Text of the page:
How to Write a Logline
We're gonna logline some of your offers that immediately draw people in. Now as I mentioned earlier, a logline is something that we share when we have a new offer or for me it's a script. Your offers will be different. Offer, class, product, service, whatever it is, right? This is just way to communicate that to people that's more exciting than our average elevator pitch. So, here's a couple example loglines from TV shows. Scandal: a former White House Communications Director starts her own crisis management firm only to realize her clients are not the only ones with secrets. That's good. Alright. Breaking Bad: A high school chemistry teacher diagnosed with inoperable lung caner turns to manufacturing and selling methamphetamine in order to secure his family's future. Also good. Game of Thrones: Nine noble families fight for control over the mythical lands of Westeros, while a forgotten race returns after being dormant for thousands of years. That's good because like Game of Thrones is...
so complicated, I can't believe they distilled it to a line. So, I'm very impressed. Alright, so when you're loglining your own offer, you're gonna think about who your main character is, your client. Your client is always your main character. Then what is the conflict or the struggle you're helping them with? And then what the promise or goal is with your offer. So that simple, just three simple things. Alright, so I'm gonna show you an example of mine. I have a class called Obsessed, and this is what I write. Sales are meh, Business is sigh. Obsessed teaches small business owners how to build an audience of raving fans who need you, breathe you, and will pay anything to have you. So, I got main character. Small business owners. I got their struggle. Sales are meh. Business is sigh. And then I have the goal, build an audience of raving fans, right? So I say it's super simple. I know this takes some work. But, I'm just showing you an outline of what this would be. Here's my client, Kent Youngstrom, he's a painter. He says art can be intimidating. It shouldn't be. I promise to make you something you'll love for your home, office, or secret lair. Right? Super simple. But, way more fun than just saying, "I'm a painter. I have some art." Right? Okay, this is my friend Alexandra Franzen. She is a writer. Muscle and Heart is a writing, yoga, and fitness retreat for anyone needing serious quality time to complete a project. You'll leave feeling strong and recharged - most likely with several new friends. So, super easy. Alright, also, loglines take time and practice. Please don't stress about getting them perfect right away. Just use that exercise and play with it, that's all. It does take time, but I don't want anyone to feel intimidated, like "I'll never that that logline down, So I am checking out".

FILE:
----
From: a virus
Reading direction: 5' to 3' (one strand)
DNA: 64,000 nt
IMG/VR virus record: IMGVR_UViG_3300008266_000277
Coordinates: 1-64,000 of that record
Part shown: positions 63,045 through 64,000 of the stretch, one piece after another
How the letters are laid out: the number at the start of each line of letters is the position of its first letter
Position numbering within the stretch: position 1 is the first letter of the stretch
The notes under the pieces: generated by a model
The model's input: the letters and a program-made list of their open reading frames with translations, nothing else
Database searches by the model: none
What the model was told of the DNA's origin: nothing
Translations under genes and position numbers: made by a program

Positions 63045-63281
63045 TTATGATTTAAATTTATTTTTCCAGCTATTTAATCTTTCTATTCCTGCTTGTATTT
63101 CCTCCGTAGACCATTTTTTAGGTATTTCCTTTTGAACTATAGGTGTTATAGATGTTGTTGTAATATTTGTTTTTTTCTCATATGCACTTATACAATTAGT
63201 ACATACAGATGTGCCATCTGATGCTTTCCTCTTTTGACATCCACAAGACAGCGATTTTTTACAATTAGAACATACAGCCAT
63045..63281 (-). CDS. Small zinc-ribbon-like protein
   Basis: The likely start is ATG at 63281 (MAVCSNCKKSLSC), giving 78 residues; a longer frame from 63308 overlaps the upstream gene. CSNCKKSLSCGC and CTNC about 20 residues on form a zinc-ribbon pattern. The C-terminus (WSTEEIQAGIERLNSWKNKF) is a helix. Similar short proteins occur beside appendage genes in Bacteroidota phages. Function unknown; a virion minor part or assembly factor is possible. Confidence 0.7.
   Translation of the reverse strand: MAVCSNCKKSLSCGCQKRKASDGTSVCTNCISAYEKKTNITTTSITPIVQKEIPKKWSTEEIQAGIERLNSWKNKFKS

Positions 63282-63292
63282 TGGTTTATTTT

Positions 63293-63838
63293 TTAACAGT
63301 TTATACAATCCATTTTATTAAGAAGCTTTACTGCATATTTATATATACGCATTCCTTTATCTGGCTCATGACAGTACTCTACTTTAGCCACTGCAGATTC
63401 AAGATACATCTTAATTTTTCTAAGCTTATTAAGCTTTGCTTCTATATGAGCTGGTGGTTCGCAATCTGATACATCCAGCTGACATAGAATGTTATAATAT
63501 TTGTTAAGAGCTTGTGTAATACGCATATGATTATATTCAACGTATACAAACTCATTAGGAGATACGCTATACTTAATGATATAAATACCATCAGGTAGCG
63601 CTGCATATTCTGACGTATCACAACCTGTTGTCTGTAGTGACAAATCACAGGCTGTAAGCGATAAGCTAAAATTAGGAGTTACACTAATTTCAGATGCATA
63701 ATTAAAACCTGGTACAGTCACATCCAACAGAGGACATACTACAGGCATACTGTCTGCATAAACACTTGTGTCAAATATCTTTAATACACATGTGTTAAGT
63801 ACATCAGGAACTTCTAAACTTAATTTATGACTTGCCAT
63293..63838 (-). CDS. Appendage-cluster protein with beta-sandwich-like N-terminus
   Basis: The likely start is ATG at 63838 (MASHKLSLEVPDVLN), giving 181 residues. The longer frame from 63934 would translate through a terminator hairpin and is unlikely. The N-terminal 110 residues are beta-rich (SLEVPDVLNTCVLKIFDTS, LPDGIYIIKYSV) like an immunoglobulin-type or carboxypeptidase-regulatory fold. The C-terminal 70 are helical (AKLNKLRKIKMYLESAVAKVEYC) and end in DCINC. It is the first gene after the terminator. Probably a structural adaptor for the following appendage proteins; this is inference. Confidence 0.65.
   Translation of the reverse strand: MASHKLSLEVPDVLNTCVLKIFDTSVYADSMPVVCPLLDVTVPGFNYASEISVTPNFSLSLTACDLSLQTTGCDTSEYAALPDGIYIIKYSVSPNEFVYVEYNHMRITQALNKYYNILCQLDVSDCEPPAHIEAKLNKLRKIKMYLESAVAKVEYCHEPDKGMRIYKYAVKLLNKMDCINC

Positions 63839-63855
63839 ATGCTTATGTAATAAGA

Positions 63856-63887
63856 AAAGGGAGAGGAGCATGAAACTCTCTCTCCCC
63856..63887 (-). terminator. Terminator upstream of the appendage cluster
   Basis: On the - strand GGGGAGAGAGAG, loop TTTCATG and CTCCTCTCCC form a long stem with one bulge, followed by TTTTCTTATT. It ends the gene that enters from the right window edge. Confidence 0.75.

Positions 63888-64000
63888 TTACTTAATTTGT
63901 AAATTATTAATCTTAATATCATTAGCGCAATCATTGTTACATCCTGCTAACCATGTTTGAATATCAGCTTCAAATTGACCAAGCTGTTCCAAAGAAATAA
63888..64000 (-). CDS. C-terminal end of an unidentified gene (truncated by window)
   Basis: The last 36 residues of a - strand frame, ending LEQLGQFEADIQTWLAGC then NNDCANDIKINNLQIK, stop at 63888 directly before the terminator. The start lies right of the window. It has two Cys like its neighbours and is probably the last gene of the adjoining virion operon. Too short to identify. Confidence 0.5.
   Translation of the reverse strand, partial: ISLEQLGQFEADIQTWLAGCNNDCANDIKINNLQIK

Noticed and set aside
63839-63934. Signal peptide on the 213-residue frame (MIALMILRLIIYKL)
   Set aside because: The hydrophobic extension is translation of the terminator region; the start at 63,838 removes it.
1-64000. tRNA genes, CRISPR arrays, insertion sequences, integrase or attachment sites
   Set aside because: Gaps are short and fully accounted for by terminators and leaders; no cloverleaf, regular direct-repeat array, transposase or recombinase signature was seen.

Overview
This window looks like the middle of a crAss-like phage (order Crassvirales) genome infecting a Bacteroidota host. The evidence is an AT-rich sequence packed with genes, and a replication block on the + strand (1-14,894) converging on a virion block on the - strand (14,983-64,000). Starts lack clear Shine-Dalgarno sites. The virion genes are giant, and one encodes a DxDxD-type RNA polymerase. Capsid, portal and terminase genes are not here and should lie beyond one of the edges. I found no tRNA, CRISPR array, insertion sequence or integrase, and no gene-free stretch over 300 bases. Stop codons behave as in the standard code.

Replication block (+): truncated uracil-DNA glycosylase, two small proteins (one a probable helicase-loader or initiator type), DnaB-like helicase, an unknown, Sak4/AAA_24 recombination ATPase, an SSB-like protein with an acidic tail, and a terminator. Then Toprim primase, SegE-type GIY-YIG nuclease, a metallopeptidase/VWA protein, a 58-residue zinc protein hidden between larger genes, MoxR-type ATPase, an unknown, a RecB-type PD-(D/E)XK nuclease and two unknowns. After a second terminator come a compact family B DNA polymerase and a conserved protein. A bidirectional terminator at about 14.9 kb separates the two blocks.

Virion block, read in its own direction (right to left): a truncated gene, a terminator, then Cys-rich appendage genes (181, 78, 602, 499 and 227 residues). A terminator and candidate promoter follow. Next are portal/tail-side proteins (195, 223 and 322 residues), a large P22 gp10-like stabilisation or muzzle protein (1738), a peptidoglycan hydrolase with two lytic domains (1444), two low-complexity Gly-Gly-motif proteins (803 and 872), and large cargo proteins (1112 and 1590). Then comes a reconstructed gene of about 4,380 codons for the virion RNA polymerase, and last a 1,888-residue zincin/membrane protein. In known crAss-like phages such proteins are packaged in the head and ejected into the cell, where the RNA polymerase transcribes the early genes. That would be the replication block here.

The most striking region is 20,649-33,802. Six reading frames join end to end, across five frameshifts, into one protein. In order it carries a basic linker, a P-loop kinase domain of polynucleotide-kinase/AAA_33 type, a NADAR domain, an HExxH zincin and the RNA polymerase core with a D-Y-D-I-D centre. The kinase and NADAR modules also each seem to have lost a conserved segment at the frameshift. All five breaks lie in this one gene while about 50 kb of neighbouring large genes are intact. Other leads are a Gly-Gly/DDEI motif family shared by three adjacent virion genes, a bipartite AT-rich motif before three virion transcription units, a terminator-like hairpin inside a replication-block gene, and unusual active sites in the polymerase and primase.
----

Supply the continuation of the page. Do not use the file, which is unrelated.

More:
For some business people, if they write a piece of copy that sounds decent and doesn’t have any grammatical errors, they’re happy. But lazy, serviceable writing isn’t going to help sell your product or service.
Marketing consultant and screenwriter Melissa Cassera will show you how to use storytelling techniques and professional TV writing structures to create copy that captivates your reader and compels them to buy. Before long, your clients and customers will be consuming your copy like it’s the latest episode of “Game of Thrones.”
In this class, you’ll learn how to:
- Turn your clients or customers’ pain points into compelling crises that they’re dying for you to solve.
- Determine what stories you should tell.
- Write copy that captures your personality.
- Understand your clients or customers’ motivation and what drives their decisions.
- Turn your readers into fascinating protagonists in your copy.
- Come up with loglines for your offers that immediately draw people in.
- Create a world in your copy that people want to be a part of.
- Develop an exciting story arc that guarantees people will read to the end.